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What are the benefits of wire trellis?

The benefits of green walls

A green wall or roof is an urban and architectural element in areas that otherwise have no natural green context.

A green facade has the ability to transform the outer skin of our cities into a living landscape, allowing the concrete and brick to become environmental assets themselves.

As consumers we place a high value on areas that incorporate pockets of green. We can create more desirable places to live and work by cloaking some of our urban landscape with a living tapestry.

This urban greening not only represents visual enhancement, it is also an investment, an investment into the building, into the environment around it, into the habitat it can support and the energy it expends.

The psychological benefits of going green

Greenery has been shown to have a positive impact on our mental health. The importance of a green aspect in healthcare settings has a raft of literature supporting it. The more we have access to green space, even if it is just a view from the window, the happier we feel.

Plants help filter particulate in the air

The leaves of climbing plants provide a large surface area. Leaves are able to absorb and filter out dust and pollutants, they can trap carbon dioxide and are able to produce oxygen, vital for the wellbeing of our environment.

Green facades increase humidity levels

In cities there is a fast runoff of rainwater into the sewage system due to hard surfaces like concrete. Because leaves hold water on their surfaces this increases humidity.

Energy conservation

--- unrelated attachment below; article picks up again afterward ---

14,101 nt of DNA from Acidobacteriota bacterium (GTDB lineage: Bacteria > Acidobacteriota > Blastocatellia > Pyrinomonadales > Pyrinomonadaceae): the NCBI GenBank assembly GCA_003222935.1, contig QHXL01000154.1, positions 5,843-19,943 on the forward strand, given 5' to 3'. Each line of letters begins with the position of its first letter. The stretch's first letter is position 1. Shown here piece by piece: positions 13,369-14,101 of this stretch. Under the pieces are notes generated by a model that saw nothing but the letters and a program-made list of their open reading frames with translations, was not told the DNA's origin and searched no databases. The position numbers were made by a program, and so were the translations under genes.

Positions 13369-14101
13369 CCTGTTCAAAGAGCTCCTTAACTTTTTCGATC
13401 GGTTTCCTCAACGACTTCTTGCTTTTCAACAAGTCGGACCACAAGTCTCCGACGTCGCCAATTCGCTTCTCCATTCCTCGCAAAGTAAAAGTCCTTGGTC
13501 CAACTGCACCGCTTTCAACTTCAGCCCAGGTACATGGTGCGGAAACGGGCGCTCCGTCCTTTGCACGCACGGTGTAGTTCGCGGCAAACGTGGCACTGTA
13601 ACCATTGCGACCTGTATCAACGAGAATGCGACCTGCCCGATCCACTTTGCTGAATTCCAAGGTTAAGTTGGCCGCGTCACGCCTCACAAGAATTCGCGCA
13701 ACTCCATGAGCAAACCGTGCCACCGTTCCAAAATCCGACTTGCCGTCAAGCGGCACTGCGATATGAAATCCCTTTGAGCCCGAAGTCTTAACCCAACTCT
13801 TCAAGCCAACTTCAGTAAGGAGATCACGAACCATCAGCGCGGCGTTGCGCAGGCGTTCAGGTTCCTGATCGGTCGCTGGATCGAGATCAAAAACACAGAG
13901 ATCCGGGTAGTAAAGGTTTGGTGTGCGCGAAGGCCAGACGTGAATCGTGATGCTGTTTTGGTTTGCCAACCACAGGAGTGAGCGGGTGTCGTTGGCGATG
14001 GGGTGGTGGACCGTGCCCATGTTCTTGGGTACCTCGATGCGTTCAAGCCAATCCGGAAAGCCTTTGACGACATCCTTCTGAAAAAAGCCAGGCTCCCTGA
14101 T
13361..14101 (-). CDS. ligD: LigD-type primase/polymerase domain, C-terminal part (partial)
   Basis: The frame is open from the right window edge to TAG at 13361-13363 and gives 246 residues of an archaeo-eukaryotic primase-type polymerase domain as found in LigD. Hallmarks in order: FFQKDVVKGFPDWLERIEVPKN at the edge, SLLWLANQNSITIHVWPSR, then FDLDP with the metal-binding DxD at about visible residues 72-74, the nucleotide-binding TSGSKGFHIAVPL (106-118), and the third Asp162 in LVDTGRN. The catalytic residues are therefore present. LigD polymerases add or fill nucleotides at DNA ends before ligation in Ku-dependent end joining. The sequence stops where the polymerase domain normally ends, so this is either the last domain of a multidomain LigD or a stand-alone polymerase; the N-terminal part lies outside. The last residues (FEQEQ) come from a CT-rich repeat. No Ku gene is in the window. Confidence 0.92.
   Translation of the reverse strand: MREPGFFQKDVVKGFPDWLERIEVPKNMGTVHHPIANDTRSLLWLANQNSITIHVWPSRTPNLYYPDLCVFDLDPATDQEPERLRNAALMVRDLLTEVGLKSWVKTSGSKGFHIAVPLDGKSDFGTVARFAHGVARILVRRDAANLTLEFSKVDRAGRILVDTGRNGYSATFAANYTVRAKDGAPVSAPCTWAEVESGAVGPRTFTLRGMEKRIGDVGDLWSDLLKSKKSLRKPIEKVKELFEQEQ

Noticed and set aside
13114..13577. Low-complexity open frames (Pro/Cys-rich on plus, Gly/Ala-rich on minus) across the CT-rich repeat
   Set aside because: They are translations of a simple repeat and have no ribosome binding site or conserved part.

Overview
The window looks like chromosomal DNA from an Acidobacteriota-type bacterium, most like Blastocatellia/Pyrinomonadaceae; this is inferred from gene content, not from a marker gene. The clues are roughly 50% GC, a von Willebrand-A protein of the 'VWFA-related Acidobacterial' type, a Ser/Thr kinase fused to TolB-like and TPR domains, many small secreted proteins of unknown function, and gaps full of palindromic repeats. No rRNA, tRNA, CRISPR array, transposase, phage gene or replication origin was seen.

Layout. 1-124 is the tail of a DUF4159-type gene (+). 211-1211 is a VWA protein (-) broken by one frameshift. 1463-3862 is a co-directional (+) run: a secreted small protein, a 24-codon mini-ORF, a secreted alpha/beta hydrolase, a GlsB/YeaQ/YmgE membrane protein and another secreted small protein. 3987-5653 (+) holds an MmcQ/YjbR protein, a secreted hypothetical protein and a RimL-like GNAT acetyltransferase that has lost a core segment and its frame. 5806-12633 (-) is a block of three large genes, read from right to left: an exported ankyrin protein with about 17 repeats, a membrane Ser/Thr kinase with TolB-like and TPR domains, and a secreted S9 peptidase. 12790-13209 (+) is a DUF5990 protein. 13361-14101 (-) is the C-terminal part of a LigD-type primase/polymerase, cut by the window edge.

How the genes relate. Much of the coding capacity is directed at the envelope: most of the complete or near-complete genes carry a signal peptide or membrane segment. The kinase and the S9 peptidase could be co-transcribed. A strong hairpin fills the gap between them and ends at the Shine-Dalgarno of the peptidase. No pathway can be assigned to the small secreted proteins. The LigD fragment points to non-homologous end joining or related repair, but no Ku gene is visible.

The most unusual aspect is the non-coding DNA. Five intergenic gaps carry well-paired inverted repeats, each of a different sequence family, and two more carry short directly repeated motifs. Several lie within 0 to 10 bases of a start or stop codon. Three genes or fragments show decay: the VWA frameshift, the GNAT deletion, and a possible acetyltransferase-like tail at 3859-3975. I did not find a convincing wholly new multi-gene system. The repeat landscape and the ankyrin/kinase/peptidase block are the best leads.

A green façade on a building helps with cooling of the building in the summer, this is due to the leaves providing shading from the hot sun, therefore reducing the solar glare on the building. An additional cooling effect is provided by evaporation and transpiration. Evergreen species trap a layer of air against the façade which reduces convectional heat loss offering a degree of insulation during winter.

Preservation of the building shell

A green façade can protect and potentially even extend the life of the architectural surface beneath it. The harmful effects to stonework of acid rain, UV light and wind can be reduced by a covering of leaves.

Encouragement of wildlife

A green façade encourages urban biodiversity within our cities. Climbing plants can provide a nesting habitat for birds and can be important sources of food for them. Insects and bees will also be attracted. Green facades can compensate to some degree for the inevitable loss of habitats by urban developments, encouraging flora and fauna to return.

Noise reduction

The addition of a green wall to a building is very effective at absorbing noise from the surrounding area, contributing towards a more pleasant environment.

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